Miracles Aren’t Enough (Matthew 11:20)
Surprisingly, observing supernatural miracles didn’t typically lead people to repent and follow Jesus’ teaching. Throughout his ministry, Jesus showed annoyance with crowds who flocked to see a popular leader do something supernatural. He wanted from the spectators not applause, but commitment. Gradually, he relied more and more on parables, which he explained to his disciples in private (13:11–17).
Taken from NIV Student Bible
You Were Made for God
For the Lord will not forsake his people, for his great name’s sake, because it has pleased the Lord to make you a people for himself. (1 Samuel 12:22)
The name of God often refers to his reputation, his fame, his renown. This is the way we use the word name when we say someone is making a name for himself. Or we sometimes say, that’s a “name” brand. We mean a brand with a big reputation. This is what I think Samuel means in 1 Samuel 12:22 when he says that God made Israel a people “for himself” and that he would not cast Israel off “for his great name’s sake.”
This way of thinking about God’s zeal for his name is confirmed in many other passages.
For example, in Jeremiah 13:11 God describes Israel as a waistcloth, or belt, God chose to highlight his glory, but which turned out to be temporarily unusable. “For as the waistcloth clings to the loins of a man, so I made the whole house of Israel and the whole house of Judah cling to me, says the Lord, that they might be for me a people, a name, a praise, and a glory, but they would not listen.” Why was Israel chosen and made the garment of God? That it might be a “name, a praise, and a glory.”
The words praise and glory in this context tell us that name means “fame” or “renown” or “reputation.” God chose Israel so that the people would make a reputation for him.
God says in Isaiah 43:21 that Israel is “the people whom I formed for myself that they might declare my praise.” And when the church came to see itself in the New Testament as the true Israel, Peter described God’s purpose for us like this: “You are a chosen race . . . that you may declare the wonderful deeds of him who called you out of darkness into his marvelous light” (1 Peter 2:9).
In other words, Israel and the church are chosen by God to make a name for him in the world.
After they settle in different regions, Abram rescues Lot when he is captured during an attack on the city of Sodom.
When Abram heard that his nephew Lot had been captured, he mobilized the 318 trained men who had been born into his household. Then he pursued Kedorlaomer’s army until he caught up with them at Dan. There he divided his men and attacked during the night. Kedorlaomer’s army fled, but Abram chased them as far as Hobah, north of Damascus. Abram recovered all the goods that had been taken, and he brought back his nephew Lot with his possessions and all the women and other captives.
Lot’s greedy desire for the best of everything led him into sinful surroundings. His burning desire for possessions and success cost him his freedom and enjoyment of life. As a captive of Kedorlaomer, he faced torture, slavery, and possibly death. In much the same way, we can be enticed into doing things or going places we shouldn’t. The prosperity we long for is captivating; it can both entice us and enslave us if our motives are not in line with God’s desires.
When Abram learned that Lot was a captive, he immediately tried to rescue his nephew. A much easier and safer route would have been to not become involved. Abram could have just dismissed Lot with, “That’s what he gets for being so selfish.” But with Lot in serious trouble, Abram acted at once.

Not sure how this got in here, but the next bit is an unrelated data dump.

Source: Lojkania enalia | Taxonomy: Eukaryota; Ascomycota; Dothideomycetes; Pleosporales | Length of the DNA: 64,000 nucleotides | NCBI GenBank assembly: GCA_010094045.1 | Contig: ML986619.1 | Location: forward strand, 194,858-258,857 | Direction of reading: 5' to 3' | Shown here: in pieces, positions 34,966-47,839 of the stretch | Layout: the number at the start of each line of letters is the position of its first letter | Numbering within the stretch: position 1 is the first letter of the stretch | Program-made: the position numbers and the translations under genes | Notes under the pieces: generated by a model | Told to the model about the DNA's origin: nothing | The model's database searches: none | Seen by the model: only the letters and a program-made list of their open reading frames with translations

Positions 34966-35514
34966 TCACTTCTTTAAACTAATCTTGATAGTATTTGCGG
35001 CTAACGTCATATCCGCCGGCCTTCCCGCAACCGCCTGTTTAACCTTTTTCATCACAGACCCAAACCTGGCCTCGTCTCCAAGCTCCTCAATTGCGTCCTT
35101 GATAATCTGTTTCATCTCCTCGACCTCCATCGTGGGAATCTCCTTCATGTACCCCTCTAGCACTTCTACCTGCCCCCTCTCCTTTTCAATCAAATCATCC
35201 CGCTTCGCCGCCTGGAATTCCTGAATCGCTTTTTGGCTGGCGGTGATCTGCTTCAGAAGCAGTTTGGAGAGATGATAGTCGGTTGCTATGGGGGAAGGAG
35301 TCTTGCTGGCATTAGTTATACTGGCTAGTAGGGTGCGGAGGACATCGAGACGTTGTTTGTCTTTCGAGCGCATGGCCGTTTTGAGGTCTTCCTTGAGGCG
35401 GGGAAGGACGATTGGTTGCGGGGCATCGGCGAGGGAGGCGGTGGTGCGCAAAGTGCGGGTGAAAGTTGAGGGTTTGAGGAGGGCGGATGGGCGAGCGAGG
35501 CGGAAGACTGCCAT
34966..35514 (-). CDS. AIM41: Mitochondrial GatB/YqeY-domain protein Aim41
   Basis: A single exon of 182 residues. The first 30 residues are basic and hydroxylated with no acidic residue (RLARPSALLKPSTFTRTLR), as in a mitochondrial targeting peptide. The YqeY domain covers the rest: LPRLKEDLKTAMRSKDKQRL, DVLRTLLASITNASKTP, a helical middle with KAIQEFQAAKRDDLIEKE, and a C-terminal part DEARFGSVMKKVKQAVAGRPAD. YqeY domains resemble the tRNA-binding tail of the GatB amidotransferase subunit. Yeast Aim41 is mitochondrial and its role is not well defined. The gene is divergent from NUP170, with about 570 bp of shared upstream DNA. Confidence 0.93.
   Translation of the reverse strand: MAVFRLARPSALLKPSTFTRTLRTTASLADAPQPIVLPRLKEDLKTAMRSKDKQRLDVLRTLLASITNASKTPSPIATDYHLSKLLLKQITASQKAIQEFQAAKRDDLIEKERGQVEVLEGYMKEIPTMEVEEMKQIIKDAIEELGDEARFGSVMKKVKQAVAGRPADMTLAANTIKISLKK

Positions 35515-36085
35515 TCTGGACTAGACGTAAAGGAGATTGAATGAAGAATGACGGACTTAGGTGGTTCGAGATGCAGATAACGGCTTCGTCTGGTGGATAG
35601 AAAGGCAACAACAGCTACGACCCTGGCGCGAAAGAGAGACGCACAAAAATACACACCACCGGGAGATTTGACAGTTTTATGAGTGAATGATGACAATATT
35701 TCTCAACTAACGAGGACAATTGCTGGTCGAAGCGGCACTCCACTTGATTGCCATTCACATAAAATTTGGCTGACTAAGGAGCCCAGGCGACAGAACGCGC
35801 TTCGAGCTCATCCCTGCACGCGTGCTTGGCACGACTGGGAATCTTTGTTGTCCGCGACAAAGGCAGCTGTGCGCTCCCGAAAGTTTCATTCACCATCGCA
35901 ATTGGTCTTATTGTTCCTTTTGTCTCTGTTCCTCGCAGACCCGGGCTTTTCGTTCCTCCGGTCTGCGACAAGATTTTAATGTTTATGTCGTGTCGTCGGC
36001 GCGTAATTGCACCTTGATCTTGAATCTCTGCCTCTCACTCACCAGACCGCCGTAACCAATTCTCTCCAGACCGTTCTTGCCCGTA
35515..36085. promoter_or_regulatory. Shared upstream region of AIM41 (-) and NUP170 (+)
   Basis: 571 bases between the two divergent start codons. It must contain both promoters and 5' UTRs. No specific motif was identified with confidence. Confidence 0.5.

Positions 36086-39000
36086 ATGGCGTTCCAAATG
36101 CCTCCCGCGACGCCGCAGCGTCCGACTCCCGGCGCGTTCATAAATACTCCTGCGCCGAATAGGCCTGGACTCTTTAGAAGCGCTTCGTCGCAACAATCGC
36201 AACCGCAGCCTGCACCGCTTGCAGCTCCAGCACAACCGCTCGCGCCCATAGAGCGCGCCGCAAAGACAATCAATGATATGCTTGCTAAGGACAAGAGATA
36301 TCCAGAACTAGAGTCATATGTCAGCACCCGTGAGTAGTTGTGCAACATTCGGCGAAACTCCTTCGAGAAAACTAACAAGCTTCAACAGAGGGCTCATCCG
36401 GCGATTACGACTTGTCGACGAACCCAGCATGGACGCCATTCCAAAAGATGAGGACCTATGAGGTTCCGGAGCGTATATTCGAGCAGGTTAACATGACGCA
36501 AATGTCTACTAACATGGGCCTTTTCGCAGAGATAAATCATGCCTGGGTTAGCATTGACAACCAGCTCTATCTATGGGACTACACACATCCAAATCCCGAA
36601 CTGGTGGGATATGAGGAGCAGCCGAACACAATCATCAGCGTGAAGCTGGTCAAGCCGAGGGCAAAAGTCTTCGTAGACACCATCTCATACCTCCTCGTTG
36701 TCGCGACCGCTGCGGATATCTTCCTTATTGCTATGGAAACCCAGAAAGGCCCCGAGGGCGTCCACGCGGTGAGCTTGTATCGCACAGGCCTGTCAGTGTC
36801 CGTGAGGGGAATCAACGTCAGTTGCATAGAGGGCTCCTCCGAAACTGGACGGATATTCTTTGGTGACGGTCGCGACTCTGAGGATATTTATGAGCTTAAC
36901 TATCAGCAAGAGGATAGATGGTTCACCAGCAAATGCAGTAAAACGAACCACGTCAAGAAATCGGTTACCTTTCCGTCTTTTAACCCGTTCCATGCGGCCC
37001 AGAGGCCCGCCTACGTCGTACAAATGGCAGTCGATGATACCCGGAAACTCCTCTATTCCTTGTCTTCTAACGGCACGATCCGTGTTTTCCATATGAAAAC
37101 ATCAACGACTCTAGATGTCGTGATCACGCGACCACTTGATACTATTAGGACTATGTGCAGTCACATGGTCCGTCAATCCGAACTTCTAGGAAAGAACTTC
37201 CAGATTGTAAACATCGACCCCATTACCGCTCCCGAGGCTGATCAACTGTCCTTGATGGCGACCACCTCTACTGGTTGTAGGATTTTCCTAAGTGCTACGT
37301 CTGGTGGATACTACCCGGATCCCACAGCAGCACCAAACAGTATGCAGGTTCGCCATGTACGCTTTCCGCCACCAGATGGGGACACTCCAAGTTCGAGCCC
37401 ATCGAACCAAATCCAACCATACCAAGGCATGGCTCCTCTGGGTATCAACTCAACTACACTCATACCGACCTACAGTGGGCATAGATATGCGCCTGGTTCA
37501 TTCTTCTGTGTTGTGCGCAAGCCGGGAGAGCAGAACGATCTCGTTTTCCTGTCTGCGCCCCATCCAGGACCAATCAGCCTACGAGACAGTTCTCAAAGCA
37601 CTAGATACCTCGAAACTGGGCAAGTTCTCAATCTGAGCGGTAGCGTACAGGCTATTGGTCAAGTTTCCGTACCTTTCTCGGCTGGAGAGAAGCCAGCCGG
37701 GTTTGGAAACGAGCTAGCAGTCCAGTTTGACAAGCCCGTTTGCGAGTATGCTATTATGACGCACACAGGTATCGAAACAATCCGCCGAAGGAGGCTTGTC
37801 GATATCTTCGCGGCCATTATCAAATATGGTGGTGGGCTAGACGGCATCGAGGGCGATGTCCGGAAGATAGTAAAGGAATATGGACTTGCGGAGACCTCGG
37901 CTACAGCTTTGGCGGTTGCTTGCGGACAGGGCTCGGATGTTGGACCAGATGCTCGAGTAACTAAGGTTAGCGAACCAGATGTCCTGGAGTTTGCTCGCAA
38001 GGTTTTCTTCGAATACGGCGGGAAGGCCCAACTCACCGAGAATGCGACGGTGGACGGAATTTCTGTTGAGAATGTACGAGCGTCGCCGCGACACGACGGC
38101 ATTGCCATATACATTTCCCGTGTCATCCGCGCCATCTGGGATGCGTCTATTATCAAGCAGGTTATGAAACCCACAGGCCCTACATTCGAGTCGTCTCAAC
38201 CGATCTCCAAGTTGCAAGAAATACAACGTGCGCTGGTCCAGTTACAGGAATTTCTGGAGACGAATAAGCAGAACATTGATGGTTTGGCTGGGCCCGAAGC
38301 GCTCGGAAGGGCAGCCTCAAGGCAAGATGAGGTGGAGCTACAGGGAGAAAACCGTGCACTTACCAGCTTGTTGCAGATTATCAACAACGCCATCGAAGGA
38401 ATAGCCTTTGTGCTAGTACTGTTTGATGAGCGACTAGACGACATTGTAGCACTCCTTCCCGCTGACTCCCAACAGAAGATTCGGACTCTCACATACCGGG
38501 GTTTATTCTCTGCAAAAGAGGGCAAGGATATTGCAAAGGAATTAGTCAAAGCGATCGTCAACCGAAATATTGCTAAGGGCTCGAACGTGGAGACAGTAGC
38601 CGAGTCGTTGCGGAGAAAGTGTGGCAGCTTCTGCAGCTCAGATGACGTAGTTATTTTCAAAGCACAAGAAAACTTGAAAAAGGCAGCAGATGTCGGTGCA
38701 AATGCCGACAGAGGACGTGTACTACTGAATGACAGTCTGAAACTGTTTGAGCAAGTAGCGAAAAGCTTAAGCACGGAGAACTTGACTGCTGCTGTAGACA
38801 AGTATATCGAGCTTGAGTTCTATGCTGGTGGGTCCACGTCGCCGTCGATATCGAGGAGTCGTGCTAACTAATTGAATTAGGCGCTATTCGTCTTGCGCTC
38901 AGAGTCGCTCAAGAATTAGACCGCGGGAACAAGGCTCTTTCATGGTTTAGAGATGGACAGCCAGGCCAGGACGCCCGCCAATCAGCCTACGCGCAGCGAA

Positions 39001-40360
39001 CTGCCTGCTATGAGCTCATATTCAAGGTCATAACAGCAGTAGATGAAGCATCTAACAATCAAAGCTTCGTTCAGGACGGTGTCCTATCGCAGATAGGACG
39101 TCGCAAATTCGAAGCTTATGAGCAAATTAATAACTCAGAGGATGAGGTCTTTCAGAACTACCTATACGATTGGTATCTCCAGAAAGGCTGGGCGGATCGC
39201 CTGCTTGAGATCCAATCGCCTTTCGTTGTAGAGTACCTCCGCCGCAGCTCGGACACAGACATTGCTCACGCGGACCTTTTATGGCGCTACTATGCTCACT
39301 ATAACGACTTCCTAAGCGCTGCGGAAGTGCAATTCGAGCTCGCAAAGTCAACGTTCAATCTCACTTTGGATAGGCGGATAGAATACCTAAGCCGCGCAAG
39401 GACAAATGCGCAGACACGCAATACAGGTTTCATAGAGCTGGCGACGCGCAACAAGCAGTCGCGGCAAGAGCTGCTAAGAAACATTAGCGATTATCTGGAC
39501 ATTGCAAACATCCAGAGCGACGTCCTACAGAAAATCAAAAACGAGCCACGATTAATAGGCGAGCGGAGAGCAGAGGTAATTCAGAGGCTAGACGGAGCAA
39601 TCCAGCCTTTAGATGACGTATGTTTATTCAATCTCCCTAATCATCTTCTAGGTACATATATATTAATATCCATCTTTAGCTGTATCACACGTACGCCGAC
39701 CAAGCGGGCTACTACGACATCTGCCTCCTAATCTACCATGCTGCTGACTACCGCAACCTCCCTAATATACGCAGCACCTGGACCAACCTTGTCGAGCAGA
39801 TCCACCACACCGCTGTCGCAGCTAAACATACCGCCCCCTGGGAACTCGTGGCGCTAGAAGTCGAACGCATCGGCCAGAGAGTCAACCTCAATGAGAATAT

These incidents portray three of Abram’s characteristics: (1) He loved and cared for his nephew, not allowing Lot’s previous behavior to keep him from acting. (2) He had courage that came from God; facing a powerful foe, he attacked. (3) He was prepared; he had taken time to train his men for a potential conflict. We never know when we will be called upon to complete difficult tasks. Like Abram, we should prepare for those times and take courage from God when they come.
Sometimes we must get involved in a messy or painful situation in order to help others, even those whom we may not like very much or who have hurt us in the past. We should respond immediately when others need our help. Who is God calling you to help today?
K-love Digging Deeper: Stay Connected Through Serving
Loving Without Getting Tired by Joyce Myer
He upholds the cause of the oppressed and gives food to the hungry…and sustains the fatherless and the widow…
PSALM 146:7-9 (NIV)
God speaks frequently in the Bible of our responsibility to the oppressed, hungry, widows, orphans, fatherless and foreigners. He mentions those who are lonely, neglected, forgotten and devalued. He cares deeply for the oppressed and the hungry.
People can be hungry in many ways. They may have plenty of food to eat but still be starving to feel valuable and loved. God lifts up those who are bowed down with sorrow; He protects the stranger and upholds the fatherless and the widow. How does He do this? He works through people. He needs committed, submitted, dedicated people who live to meet the needs of others.
LET’S LOVE WITHOUT GETTING TIRED
Mother Teresa once said, “Do not think that love, in order to be genuine, has to be extraordinary. What we need is to love without getting tired.” I have come to understand that many people we encounter daily are just trying to survive until someone rescues them—and that someone could be you or me.
Let’s allow God’s love for the hurting and broken to work through us, meeting the needs of those who are hurting spiritually, emotionally, and physically. Let’s love without getting tired.
Prayer Starter: Holy Spirit, empower me to love without getting tired. Give me Your heart for the hurting and the needy and show me how to meet their needs.